37. Your letter asking for direct or indirect references in the Writings of the Faith to rape or sexual assault was referred to the Research Department, and we have been asked to convey to you the following comments.
"Lechery" is clearly forbidden by Bahá'u'lláh (see "Epistle to the Son of the Wolf", p. 49) and Shoghi Effendi has stated that a "chaste and holy life", according to the teachings of the Faith, implies a condemnation of "all manner" of "sexual vices"(See "Advent of Divine Justice", p. 25.).
As to the contents of the Kitáb-i-Aqdas, one of the provisions of that Most Holy Book is "not to indulge one's passions" (see "Synopsis and Codification of the Laws and Ordinances of the Kitáb-i-Aqdas", p. 50). Furthermore, reference should be made to one of the "prohibitions" mentioned on page 47 of the "Synopsis", namely "adultery". This word so appears in this book because entries in a synopsis should by necessity be brief, and by the original word used by Bahá'u'lláh in the Aqdas, i.e., "zina", adultery is generally and mainly intended. However, this by no means covers all the meanings of the concept of "zina" in legal language used in Arabic and Persian. One of the forms of "zina" i.e., when the illicit sexual intercourse is performed through force or violence is rape or sexual assault.
As to the punishments for such acts as rape, these will be determined in the future by the Universal House of Justice.
(From a letter dated 8 June 1982 written on behalf of the Universal House of Justice to an individual believer)2.10
Application of the Principle of a Chaste and Holy Life
38. ...[absolute chastity] is mainly and directly concerned with the Bahá'í youth, who can contribute so decisively to the virility, the purity, and the driving force of the life of the Bahá'í community, and upon whom must depend the future orientation of its destiny, and the complete unfoldment of the potentialities with which God has endowed it....
As to a chaste and holy life it should be regarded as no less essential a factor that must contribute its proper share to the strengthening and vitalization of the Bahá'í community, upon which must in turn depend the success of any Bahá'í plan or enterprise.... All of them, be they men or women, must, at this threatening hour when the lights of religion are fading out, and its restraints are one by one being abolished, pause to examine themselves, scrutinize their conduct, and with characteristic resolution arise to purge the life of their community of every trace of moral laxity that might stain the name, or impair the integrity, of so holy and precious a Faith.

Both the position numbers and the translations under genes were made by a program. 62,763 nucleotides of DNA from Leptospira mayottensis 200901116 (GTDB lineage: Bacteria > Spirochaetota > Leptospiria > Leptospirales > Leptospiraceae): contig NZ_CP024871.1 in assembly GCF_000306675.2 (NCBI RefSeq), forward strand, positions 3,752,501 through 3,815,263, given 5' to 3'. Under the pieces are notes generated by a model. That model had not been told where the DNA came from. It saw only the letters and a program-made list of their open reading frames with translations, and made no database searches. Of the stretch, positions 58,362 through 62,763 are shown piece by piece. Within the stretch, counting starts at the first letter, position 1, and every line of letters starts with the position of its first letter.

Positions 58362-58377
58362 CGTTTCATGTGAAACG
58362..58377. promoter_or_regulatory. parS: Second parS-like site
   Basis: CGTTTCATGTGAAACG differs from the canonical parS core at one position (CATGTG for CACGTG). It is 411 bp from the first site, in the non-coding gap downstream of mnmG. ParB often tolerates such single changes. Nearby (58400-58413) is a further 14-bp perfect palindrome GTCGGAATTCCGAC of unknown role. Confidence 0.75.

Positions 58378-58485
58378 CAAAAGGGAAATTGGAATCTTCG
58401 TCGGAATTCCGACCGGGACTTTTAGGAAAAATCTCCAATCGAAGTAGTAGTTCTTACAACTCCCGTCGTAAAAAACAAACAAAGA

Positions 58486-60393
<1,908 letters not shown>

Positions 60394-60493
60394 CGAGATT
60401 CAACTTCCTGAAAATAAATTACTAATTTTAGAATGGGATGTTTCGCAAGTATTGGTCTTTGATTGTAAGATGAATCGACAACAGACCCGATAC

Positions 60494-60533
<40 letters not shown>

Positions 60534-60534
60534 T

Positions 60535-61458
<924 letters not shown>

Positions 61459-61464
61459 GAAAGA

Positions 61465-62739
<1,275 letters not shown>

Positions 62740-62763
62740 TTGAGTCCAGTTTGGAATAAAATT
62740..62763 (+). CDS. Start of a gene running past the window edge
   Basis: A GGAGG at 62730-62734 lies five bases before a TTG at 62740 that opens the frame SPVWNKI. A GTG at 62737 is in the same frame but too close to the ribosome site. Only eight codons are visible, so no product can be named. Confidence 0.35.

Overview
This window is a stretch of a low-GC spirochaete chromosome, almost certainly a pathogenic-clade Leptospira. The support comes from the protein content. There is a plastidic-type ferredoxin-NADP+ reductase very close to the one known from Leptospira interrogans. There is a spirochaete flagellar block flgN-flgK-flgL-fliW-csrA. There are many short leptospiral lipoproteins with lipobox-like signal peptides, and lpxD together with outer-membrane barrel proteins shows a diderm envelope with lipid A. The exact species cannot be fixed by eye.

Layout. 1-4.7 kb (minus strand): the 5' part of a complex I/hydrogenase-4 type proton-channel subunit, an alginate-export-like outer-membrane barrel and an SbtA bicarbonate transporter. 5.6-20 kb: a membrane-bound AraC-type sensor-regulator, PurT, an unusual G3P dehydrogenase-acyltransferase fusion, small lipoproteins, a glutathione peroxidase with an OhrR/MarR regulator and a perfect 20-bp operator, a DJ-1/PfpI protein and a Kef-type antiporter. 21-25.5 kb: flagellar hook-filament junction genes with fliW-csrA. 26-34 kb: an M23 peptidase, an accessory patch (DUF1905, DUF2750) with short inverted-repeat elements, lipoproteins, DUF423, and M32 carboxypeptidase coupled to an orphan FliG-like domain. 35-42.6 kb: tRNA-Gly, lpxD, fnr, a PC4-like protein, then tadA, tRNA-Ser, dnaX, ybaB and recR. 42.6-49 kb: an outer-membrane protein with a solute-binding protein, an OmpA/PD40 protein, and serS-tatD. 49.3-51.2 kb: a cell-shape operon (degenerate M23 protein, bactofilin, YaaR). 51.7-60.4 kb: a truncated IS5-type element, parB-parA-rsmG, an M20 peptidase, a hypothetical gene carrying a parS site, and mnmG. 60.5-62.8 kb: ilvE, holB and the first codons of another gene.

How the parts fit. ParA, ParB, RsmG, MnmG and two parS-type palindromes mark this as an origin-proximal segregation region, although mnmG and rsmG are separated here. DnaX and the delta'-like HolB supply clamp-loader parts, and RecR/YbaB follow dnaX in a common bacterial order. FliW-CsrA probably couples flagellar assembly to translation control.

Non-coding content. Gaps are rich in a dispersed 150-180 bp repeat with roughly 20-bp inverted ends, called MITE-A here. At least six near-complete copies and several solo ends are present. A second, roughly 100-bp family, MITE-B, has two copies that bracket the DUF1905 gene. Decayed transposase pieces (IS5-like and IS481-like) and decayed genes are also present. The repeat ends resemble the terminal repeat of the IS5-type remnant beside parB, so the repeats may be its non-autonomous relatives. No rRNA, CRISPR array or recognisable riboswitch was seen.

A chaste and holy life must be made the controlling principle in the behaviour and conduct of all Bahá'ís, both in their social relations with the members of their own community, and in their contact with the world at large. It must adorn and reinforce the ceaseless labours and meritorious exertions of those whose enviable position is to propagate the Message, and to administer the affairs, of the Faith of Bahá'u'lláh. It must be upheld, in all its integrity and implications, in every phase of the life of those who fill the ranks of that Faith, whether in their homes, their travels, their clubs, their societies, their entertainments, their schools, and their universities. It must be accorded special consideration in the conduct of the social activities of every Bahá'í summer school and any other occasions on which Bahá'í community life is organized and fostered. It must be closely and continually identified with the mission of the Bahá'í youth, both as an element in the life of the Bahá'í community, and as a factor in the future progress and orientation of the youth of their own country.
("The Advent of Divine Justice", p. 22; pp. 29-30)The Power Of Example
39. Whoso ariseth, in this Day, to aid Our Cause, and summoneth to his assistance the hosts of a praiseworthy character and upright conduct, the influence flowing from such an action will, most certainly, be diffused throughout the whole world.
("Gleanings from the Writings of Bahá'u'lláh, sec. 131, p. 287)
40. A Bahá'í is known by the attributes manifested by him, not by his name: he is recognized by his character, not by his person.
(`Abdu'l-Bahá, from a Tablet - translated from the Persian)
41. ...by upholding Bahá'í law in the face of all difficulties we not only strengthen our own characters but influence those around us.
(From a letter dated 6 February 1973 written by the Universal House of Justice to all National Spiritual Assemblies, published in "Messages from the Universal House of Justice 1968-1973", p. 107)3.2
42. O SON OF MY HANDMAID! Guidance hath ever been given bywords, and now it is given by deeds. Every one must show forth deeds that are pure and holy, for words are the property of all alike, whereas such deeds as these belong only to Our loved ones. Strive then with heart and soul to distinguish yourselves by your deeds. In this wise We counsel you in this holy and resplendent tablet.
("The Hidden Words of Bahá'u'lláh", Persian no. 76, pp. 48-49)
43. One righteous act is endowed with a potency that can so elevate the dust as to cause it to pass beyond the heaven of heavens. It can tear every bond asunder, and hath the power to restore the force that hath spent itself and vanished....
Be pure, O people of God, be pure; be righteous, be righteous....
("Gleanings from the Writings of Bahá'u'lláh", sec. 131, p. 287)
44. The Guardian has urged, over and over again, the paramount necessity for Bahá'í Youth to exemplify the Teachings, most particularly the moral aspect of them. If they are not distinguished for their high conduct they cannot expect other young people to take the Cause very seriously.